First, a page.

Also, sometimes I just have to fake it. The first week of my job at a cafe, I was freaking out over every little mistake and constantly apologizing because I wanted every cup of coffee I served to make the heavens crack open till customers were screaming in delight. The aim of perfecting coffee drinks and making a bright spot in someone's day was great, but my insecurity about my abilities was awful. After a few days of listening to my incessant apologizing, my friend finally said, "I think you'd get more tips if you just start acting more sure of yourself." So I did. I just faked it. I was totally a wreck on the inside, and felt like I sucked at everything, but I pretended I had everything together, and suddenly all my customers were a lot happier.
I still do it a lot in other life situations. I just use my powers of imagination to tell myself I'm confident, attractive, smart, capable ... whatever's the opposite of my negative feelings. Then I just walk around acting that way, almost like I'm an actor in character. I don't truly believe it, but the air of confidence it projects seems to balance out my insecurities, and people react favorably.
Once in a while, I also have to remind myself not to put so much stock in whether or not a person likes me, and be willing to be ok with it if someone doesn't like me. Weirdly, without meaning to, I've sometimes gained respect that way and made really good friends with people that can appreciate my "whatever, I don't need you" attitude.
This is going to sound really dumb, but I literally automatically assume people dislike me. Even when they don't act like they dislike me, I have this pervasive feeling that they're just playing along with me and in reality they can't wait to escape. I always feel like I'm talking too much, or I'm too quiet. I'm afraid that a person will think I'm mean when I'm really not mean at all, or I'm afraid they'll think I'm too excitable and annoying, or that I'm dull to be around, or I'm full of myself, etc. etc. etc.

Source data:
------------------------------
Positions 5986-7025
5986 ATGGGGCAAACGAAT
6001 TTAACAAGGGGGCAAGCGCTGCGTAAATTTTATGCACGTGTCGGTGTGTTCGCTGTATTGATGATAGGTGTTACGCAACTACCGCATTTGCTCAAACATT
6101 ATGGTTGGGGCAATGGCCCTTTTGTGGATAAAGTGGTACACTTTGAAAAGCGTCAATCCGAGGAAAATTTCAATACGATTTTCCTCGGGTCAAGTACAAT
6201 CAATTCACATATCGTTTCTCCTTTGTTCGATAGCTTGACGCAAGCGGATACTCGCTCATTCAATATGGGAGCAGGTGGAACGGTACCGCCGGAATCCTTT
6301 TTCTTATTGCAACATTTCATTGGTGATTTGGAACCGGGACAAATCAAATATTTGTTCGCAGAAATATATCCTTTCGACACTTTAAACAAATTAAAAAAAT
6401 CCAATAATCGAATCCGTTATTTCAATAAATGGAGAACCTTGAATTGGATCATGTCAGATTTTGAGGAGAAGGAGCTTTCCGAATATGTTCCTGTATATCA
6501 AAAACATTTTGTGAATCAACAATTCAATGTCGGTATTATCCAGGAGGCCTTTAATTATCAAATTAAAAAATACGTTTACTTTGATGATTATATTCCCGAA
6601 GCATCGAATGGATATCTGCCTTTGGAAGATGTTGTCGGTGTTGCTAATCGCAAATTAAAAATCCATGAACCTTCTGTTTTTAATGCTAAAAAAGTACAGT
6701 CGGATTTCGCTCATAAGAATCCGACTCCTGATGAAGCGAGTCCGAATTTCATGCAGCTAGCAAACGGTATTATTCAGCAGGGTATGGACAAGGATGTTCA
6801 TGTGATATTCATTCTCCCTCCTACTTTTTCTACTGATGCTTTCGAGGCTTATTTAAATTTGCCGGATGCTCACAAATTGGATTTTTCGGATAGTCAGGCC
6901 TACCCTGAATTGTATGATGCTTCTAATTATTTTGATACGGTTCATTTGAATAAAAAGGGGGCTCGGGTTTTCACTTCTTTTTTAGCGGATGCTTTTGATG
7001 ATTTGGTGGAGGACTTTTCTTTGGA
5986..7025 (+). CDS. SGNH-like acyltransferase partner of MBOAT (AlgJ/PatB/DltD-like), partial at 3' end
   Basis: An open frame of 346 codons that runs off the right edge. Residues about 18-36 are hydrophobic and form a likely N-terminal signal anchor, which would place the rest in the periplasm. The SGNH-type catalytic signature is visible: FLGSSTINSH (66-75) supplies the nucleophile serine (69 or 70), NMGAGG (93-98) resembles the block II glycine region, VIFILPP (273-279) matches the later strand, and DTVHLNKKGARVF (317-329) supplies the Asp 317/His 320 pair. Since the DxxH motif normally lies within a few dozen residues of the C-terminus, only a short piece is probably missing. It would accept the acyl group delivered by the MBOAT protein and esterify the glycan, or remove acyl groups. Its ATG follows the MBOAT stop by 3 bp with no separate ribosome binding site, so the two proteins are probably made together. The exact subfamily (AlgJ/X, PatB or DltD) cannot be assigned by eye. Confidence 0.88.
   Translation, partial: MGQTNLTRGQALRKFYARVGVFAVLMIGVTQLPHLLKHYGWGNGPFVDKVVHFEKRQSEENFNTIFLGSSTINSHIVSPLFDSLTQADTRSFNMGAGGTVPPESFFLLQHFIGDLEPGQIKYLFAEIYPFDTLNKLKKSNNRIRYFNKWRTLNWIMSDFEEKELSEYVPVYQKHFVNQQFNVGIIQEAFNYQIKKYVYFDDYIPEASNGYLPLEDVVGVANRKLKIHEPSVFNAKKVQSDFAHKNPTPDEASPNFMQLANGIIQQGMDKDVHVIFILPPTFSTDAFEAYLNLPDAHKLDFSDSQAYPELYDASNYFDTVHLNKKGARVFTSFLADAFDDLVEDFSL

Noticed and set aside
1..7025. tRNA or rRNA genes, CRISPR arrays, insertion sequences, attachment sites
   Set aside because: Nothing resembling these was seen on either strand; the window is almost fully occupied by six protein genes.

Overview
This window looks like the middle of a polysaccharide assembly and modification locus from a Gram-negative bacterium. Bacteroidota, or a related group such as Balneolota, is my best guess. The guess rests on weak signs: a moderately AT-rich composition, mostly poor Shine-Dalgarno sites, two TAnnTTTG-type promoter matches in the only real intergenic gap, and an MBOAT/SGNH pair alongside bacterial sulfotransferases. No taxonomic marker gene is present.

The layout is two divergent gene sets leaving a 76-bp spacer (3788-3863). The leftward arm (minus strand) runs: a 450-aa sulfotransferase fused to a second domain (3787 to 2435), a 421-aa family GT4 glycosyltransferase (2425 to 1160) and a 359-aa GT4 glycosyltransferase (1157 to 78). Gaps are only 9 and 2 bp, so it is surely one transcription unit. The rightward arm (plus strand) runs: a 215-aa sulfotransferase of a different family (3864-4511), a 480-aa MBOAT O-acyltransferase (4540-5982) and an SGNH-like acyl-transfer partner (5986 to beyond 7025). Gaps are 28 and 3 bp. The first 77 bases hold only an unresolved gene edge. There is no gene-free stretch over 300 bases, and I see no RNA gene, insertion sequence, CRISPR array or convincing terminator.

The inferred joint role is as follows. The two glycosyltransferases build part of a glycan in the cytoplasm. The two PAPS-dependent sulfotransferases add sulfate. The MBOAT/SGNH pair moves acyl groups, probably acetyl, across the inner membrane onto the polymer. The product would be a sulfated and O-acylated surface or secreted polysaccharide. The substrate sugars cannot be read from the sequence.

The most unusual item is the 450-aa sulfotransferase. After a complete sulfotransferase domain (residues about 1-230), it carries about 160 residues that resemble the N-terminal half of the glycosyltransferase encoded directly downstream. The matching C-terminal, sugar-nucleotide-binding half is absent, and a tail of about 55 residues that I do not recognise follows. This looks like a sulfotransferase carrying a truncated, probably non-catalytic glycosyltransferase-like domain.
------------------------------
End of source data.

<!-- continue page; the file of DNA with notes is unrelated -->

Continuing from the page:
I always say to myself that I don't care about other people's opinions, but the truth is I do, a lot.
It sucks because these feelings cause me to distance myself from others, which I'm sure people can pick up on, and that causes loads of misunderstandings. It causes me to become distrustful of people and judge them before I even know them, when in reality I'm really interested in and like most people, despite our differences. Lots of conflicting emotions.
Is this a common feeling for other NF's?
Does anyone have advise on how to handle this... condition?
first day in a new high school...ya?
i think its good to care about people's opinions. makes you human.
but you need to rationalize that at what point are those opinions interfering way too much with your life and at what point are they trying to change who you really are and what you value.
but for that to happen, you need some internal rules and things that you value. not stuff like 'no more than one ice cream a day' but things that you hold very dear to your heart like playing guitar, having a certain opinion of yourself as reflected by the kind of clothes you wear, kind of food you eat...kind of religion you follow
once you have that feedback mechanism, as soon as you realize that someone's actions/thoughts are interfering with these rules and values, you get the hell out of there and think over what you could have done and what you would do for the future.
slowly, this would probably help you improve and become self-dependent rather than people-dependent.
of course this might not mean anything to you since judgments based on feelings do no always co-incide with judgments reached through rationlizing
this post is in direct contrast with most E/I consistencies in that have been argues over a billion times. usually its the Es that are supposed to care more about what people think about them since Is can look inside and be content...or thats what ive read around these forums
Thank you so much for all these posts so far, I'm not trying to be mushy or corny or anything when I say that they're a really big help. Actually, I think I'll favorite this thread, lol. I need motivation to actively start squishing my negative thoughts because I keep procrastinating it, knowing that it'll be a hard and painful process.
I do expect people to be as astute to others as I am, so when I try to act more confident than I feel, I'm afraid I'll look like some pathetic fraud. Just need to be more brave.
"So I say, live and let live. Thatís my motto. Live and let live.
Anyone who canít go along with that, take him outside and shoot the motherfucker."
- George Carlin